The U.S. Navy reported that its MH-60 Knighthawk helicopter crashed near Mt. Hogue, California at approximately 5 p.m. on July 16, while conducting search and rescue (SAR) operations.
In a release late Saturday, the service said all four crewmembers survived the crash without injury and have been safely recovered.
The aircraft, call sign Longhorn 02, was supporting Mono County search and rescue efforts to locate a lost hiker in the rugged high-altitude terrain in the National Forest south of Boundary Peak, 120 miles south of NAS Fallon. The aircrew consists of four personnel — a pilot, co-pilot, and two crewmen.
The crash site is at 11,700 feet above sea level, in very rugged terrain. The crew were able to communicate following the impact, but a follow-on helicopter mission launched Friday evening from NAS Fallon was unable to retrieve them. An overnight kit was dropped to the survivors, who spent the night on mountain.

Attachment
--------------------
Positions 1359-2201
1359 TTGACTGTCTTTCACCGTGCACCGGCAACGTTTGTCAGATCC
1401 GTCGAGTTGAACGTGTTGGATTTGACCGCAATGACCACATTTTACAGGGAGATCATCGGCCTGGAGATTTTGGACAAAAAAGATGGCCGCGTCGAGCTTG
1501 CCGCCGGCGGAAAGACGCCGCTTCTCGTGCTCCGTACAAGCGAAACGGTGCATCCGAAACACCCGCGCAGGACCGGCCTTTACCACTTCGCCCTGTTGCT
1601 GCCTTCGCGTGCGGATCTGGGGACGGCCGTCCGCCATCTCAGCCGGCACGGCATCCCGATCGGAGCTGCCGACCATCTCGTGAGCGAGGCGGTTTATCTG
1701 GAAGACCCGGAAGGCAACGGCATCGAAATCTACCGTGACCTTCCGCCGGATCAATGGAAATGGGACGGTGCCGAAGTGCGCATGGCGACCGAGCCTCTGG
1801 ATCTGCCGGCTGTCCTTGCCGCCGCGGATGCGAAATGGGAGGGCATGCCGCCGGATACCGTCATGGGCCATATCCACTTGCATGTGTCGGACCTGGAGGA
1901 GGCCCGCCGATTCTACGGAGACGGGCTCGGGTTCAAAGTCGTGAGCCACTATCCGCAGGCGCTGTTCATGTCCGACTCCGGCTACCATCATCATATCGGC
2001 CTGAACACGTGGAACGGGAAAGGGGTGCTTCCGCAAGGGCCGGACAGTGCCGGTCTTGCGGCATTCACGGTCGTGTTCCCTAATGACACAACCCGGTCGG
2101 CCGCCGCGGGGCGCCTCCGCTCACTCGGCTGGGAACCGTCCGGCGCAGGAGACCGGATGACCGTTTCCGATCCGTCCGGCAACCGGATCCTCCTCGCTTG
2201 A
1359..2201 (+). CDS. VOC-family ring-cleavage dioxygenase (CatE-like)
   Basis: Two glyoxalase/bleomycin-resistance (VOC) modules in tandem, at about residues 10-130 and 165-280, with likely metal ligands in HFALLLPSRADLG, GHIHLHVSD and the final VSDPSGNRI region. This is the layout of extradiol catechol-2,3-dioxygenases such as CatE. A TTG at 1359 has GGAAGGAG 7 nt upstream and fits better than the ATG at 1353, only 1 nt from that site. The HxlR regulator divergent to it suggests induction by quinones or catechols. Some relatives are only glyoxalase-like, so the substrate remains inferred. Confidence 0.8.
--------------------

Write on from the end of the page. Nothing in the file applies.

On Saturday morning, an additional MH-60, Longhorn 01, launched from NAS Fallon, and provided on-scene coordination, but could not affect a rescue. A CH-47 Chinook from Mather Air Force Base was called in for its superior high-altitude performance characteristics. . It dropped off a ground SAR team that met up with the survivors while the CH-47 returned to Mammoth Lakes for fuel. The Chinook returned to the scene, and at approximately 2 p.m., the crew of Longhorn 02 was safely recovered aboard the CH-47.
All military support for civil mutual aid SAR missions are coordinated by the Air Force Rescue Coordination Center (AFRCC) at Tyndall Air Force Base, Florida. Pursuant to the National SAR Plan of the United States, military aircraft may also be used for civil SAR/MEDEVAC needs to the fullest extent practicable on a non-interference basis with primary military duties according to applicable national directives, plans, guidelines and agreements.
The cause of the crash is unknown. The Navy will conduct a mishap investigation, with support from the Naval Safety Center. Following the on-site investigation, the aircraft will be removed from its current position on U.S. Forest Service land.